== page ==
For Release April 18, 2000

The Importance of Rangelands

AGRI-VIEWS
by Chuck Otte, Geary County Extension Agent

After spending last week discussing why burning is important to our Flint Hills tall grass prairie, it leads us to the next logical question. Why are those tall grass rangelands so important? After all, Kansas is the wheat state, so why are we worried about grass? Itís obvious that those pastures will grow cedar trees so why donít we let the trees grow and market timber? All of these are very good, legitimate questions.

First of all, the Flint Hills are still in grass because much of the land is not suited to crop farming. Much of the soil is too shallow, too rocky or too steep to convert into crop land. The soil that is there is often very good, there just isnít very much of it present before you hit rock. The native grasses are very well adapted to exploiting what shallow soil and limited moisture there may be. A stand of native grass on a steep hill will usually do a very good job of preventing erosion from occurring.

As for timber marketing, there is some of that done. But mainly it is from the base of the hills and the river or stream flood plains. Lots of good oak and walnut have been harvested over the years. The areas that are still in grass will quickly become a dense tangle of cedar trees, but many of these will not become marketable timber because of the soil and water limitations. There is a limited market for red cedar timber, but it takes a long time to grow a harvestable crop of cedars.

These grasslands are still in grass, because that is what they grow best. We try to keep them in grassland, not forest land, because we can use cattle to harvest the grass and convert it into a food source that we can utilize. Cattle grow very well on grass, humans donít. These are some very simple, basic, economic reasons why the native rangeland is important. But there are some other reasons why these grasslands are worth preserving and caring for properly.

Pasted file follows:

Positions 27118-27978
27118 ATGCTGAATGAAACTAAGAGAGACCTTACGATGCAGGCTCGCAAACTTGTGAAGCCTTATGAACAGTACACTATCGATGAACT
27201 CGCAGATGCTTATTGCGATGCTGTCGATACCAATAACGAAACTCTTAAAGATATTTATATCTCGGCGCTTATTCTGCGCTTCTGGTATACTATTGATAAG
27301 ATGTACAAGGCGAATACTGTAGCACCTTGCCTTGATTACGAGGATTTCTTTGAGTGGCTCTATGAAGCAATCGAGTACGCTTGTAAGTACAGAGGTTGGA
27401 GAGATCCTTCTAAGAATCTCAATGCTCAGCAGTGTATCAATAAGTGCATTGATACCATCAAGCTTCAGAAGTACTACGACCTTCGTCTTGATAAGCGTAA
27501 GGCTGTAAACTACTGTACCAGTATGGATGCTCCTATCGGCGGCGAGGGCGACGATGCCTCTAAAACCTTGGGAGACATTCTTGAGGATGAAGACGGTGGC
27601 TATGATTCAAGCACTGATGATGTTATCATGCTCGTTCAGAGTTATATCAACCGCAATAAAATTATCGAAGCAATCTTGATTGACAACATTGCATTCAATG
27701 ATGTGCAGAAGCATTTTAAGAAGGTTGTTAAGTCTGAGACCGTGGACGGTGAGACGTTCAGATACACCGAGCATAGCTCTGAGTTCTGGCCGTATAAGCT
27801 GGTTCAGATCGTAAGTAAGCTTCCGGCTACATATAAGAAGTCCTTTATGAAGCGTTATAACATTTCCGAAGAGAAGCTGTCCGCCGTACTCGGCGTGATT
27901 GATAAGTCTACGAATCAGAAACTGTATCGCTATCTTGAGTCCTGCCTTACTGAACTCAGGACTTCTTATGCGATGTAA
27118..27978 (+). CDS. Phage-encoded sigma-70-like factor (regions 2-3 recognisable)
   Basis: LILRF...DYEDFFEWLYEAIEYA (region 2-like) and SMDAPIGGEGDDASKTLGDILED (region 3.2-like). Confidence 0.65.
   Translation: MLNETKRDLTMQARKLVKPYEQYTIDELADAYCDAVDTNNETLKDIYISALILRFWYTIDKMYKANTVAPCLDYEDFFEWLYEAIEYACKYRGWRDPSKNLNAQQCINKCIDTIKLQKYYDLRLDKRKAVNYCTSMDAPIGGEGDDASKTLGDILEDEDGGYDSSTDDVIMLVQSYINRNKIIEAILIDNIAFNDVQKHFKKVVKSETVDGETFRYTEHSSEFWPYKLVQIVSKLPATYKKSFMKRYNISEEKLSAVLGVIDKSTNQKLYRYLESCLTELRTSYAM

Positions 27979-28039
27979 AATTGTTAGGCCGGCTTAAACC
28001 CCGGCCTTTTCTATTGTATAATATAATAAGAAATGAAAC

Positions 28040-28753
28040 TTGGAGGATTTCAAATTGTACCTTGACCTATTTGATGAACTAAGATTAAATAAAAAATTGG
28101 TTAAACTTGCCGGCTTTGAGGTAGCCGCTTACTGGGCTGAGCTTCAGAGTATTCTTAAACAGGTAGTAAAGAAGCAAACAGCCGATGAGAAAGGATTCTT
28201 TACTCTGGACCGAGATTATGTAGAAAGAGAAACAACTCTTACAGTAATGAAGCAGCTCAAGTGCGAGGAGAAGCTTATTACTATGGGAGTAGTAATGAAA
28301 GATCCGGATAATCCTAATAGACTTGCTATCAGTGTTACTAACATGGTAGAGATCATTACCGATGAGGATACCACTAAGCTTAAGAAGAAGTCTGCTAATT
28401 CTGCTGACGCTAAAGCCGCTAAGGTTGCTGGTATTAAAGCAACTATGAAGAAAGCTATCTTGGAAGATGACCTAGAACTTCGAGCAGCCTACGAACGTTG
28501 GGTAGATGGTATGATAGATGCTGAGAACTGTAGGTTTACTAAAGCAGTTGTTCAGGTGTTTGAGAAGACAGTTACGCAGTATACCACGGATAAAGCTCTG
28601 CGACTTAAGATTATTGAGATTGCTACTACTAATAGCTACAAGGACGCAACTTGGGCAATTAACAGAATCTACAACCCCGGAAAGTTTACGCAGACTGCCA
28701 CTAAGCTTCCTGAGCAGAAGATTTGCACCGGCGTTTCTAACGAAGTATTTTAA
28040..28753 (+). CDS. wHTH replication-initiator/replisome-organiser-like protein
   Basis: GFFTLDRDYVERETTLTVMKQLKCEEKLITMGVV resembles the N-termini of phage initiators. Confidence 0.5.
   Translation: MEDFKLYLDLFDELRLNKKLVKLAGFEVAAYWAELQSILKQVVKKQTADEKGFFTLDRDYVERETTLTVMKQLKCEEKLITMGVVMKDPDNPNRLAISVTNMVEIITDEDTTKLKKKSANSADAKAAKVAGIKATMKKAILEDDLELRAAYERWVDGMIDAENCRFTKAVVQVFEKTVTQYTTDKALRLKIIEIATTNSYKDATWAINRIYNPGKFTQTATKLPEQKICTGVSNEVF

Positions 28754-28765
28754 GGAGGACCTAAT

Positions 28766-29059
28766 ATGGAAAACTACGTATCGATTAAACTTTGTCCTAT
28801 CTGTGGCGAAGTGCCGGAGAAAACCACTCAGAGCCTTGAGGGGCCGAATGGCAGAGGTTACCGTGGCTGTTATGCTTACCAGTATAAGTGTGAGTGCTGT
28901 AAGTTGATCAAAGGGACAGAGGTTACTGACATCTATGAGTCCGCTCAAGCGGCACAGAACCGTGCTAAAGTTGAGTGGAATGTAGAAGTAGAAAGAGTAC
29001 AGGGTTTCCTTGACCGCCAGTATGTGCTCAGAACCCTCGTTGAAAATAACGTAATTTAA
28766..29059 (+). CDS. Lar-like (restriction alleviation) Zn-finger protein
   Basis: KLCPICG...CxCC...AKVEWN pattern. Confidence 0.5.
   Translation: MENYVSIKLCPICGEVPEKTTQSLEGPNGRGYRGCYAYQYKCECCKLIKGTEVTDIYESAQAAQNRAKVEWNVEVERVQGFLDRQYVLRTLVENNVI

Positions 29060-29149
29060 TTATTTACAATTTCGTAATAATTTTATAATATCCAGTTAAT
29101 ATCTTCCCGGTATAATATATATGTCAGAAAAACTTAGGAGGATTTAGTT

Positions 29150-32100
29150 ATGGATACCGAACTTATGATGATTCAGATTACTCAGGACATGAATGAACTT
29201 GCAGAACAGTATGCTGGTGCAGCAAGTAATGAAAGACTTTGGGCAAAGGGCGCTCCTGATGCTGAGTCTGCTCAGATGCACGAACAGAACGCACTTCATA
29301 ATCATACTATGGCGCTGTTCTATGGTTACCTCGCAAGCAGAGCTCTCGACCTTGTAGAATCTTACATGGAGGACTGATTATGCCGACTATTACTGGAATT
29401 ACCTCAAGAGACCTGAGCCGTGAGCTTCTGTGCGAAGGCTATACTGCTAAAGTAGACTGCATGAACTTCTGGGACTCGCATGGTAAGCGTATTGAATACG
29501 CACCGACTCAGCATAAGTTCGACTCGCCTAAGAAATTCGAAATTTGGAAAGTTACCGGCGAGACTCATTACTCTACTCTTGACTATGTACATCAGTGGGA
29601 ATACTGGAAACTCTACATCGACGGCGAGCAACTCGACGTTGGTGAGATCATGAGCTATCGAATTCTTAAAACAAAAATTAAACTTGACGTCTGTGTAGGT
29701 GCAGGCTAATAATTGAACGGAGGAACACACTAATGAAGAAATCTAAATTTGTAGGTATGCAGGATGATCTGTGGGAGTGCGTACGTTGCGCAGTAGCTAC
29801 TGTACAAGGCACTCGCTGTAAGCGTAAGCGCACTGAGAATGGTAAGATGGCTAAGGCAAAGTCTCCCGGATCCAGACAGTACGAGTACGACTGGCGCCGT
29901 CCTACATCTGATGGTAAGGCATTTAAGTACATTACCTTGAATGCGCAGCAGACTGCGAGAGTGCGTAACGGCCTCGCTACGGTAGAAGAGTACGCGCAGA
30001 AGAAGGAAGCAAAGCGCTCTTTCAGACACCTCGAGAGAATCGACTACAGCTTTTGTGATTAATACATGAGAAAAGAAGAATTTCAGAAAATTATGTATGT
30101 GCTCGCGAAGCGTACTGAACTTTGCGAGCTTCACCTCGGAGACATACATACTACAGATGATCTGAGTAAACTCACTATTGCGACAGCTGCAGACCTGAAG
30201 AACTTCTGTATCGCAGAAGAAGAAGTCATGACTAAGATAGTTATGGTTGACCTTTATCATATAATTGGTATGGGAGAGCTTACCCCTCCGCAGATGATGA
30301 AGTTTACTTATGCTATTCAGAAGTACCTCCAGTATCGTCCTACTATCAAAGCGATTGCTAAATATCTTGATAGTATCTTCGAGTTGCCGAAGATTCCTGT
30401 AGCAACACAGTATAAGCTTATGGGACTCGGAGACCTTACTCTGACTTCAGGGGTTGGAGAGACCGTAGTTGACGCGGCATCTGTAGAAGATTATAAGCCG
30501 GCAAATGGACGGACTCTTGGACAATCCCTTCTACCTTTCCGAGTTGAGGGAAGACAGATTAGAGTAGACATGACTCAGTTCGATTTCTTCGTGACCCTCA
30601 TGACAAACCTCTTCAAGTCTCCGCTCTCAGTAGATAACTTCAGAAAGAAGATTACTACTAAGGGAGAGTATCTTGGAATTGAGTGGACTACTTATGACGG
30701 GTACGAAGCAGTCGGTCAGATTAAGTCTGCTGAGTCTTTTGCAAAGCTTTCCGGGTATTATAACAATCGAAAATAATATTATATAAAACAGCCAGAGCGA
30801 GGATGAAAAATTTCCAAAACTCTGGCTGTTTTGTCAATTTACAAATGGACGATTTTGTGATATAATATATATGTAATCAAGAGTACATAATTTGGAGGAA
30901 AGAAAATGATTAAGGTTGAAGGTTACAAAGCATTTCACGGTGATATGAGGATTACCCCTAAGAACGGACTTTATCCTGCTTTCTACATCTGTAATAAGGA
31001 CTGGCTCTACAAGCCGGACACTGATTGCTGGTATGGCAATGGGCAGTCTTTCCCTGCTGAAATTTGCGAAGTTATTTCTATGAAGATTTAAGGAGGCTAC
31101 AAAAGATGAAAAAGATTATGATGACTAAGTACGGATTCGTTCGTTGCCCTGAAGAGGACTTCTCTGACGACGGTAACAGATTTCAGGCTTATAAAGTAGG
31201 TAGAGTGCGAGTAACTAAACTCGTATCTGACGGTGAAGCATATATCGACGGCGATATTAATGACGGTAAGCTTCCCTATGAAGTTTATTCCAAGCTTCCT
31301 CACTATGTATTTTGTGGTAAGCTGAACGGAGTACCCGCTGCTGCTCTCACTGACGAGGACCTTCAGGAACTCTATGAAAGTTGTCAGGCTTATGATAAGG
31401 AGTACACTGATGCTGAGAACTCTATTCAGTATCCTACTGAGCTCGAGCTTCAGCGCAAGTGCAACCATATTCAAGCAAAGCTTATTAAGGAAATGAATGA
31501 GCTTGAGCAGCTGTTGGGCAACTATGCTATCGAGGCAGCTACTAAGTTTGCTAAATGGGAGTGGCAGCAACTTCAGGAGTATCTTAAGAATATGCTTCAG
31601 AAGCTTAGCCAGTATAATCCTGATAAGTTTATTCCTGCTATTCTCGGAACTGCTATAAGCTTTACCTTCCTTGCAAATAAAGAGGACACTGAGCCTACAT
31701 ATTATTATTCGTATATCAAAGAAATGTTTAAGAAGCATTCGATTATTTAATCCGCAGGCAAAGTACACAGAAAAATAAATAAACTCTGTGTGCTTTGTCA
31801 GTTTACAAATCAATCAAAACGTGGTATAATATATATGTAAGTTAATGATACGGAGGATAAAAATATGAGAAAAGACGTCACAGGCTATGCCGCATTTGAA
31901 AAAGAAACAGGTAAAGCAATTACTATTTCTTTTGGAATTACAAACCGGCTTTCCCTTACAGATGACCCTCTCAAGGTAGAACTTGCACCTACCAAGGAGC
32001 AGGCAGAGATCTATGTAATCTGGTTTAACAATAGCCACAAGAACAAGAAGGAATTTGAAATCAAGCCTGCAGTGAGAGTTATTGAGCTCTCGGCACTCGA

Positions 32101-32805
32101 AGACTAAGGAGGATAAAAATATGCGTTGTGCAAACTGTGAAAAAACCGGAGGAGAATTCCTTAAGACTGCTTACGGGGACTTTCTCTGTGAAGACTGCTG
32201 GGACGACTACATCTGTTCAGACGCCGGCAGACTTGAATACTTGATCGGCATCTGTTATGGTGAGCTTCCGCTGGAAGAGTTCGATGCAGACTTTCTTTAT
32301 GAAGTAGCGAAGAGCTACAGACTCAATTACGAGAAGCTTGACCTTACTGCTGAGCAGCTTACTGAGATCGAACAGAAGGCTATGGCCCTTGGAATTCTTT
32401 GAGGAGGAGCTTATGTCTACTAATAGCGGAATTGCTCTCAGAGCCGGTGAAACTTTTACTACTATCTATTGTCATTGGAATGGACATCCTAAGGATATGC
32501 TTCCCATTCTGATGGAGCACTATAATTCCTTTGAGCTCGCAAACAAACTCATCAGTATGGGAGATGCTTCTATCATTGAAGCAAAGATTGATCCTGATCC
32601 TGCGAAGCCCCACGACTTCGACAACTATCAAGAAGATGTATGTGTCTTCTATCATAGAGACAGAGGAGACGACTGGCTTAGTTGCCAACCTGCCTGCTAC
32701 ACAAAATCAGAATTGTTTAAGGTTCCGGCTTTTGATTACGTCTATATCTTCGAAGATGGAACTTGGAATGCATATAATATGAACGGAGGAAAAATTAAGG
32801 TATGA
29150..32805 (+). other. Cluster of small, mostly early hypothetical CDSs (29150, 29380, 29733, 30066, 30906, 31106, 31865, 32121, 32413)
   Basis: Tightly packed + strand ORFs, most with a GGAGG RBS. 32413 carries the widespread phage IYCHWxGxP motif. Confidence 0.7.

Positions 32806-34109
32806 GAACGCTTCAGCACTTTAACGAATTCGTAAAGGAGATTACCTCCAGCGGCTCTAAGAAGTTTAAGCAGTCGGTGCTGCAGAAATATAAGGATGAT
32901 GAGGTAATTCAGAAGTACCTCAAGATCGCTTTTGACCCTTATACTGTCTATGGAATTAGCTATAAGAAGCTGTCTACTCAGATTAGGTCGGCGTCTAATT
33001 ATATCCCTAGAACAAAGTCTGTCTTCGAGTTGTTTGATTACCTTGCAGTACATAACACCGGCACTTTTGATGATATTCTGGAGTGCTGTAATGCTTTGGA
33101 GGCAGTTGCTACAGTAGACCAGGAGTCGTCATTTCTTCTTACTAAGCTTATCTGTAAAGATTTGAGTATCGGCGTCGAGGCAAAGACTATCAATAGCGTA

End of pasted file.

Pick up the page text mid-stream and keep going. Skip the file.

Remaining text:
When the European settlers started venturing across the Mississippi River in the mid 19th century, the tall grass prairie stretched from Texas to Canada and east into portions of Iowa, Missouri and even some of Illinois. Now, 150 years later, much of that tall grass prairie is gone. Even the mid and short grass prairies further west are dwindling in size, but nothing like the 90% loss that we have seen in the tall grass prairie area. The reason that the tall grass prairie was so tall was because of the abundant rainfall. Abundant rainfall is also a prerequisite of good crop production, so most of this original tall grass prairie was turned into crop land. The Flint Hills region is the last remaining large tract of tall grass prairie.

But a reason of possible greater importance is also appearing. For years, scientists have noticed that as air masses move west across the United States and Canada there was a large drop of carbon dioxide levels as the air masses left the plains states and prairie provinces. It was once thought that this was simply due to the lack of population. But now we are finding that the grass plants are helping to scour the carbon dioxide out of the air and deposit it in the soil as grass roots and organic matter. Trees do this also, but not nearly at the level that grasses do. And carbon that is stored, or sequestered as the scientists say, by trees, will remain sequestered for 100 to 200 years. But carbon sequestered by grasslands will stay tied up for 500 to 1,000 years. In short, grasslands are helping counteract the impact of global warming.

Yes, the grasslands are an important part of our ag production system, a very important part of our local ag production system. But they are also a remnant of the once vast tall grass prairie ecosystem and now we find that they are a valuable resource to help fight global warming. Letís help keep those grasslands grassy through proper management!

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